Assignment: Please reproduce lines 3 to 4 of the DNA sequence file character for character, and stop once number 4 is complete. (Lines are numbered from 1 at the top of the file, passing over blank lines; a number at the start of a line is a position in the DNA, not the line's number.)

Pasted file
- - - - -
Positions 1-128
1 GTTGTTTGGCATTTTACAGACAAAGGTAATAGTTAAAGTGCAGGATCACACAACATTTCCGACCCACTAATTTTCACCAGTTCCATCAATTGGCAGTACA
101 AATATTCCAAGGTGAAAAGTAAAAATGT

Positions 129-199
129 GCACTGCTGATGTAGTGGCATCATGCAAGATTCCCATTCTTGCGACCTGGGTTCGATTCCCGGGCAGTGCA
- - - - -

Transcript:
101 AATATTCCAAGGTGAAAAGTAAAAATGT

Positions 129-199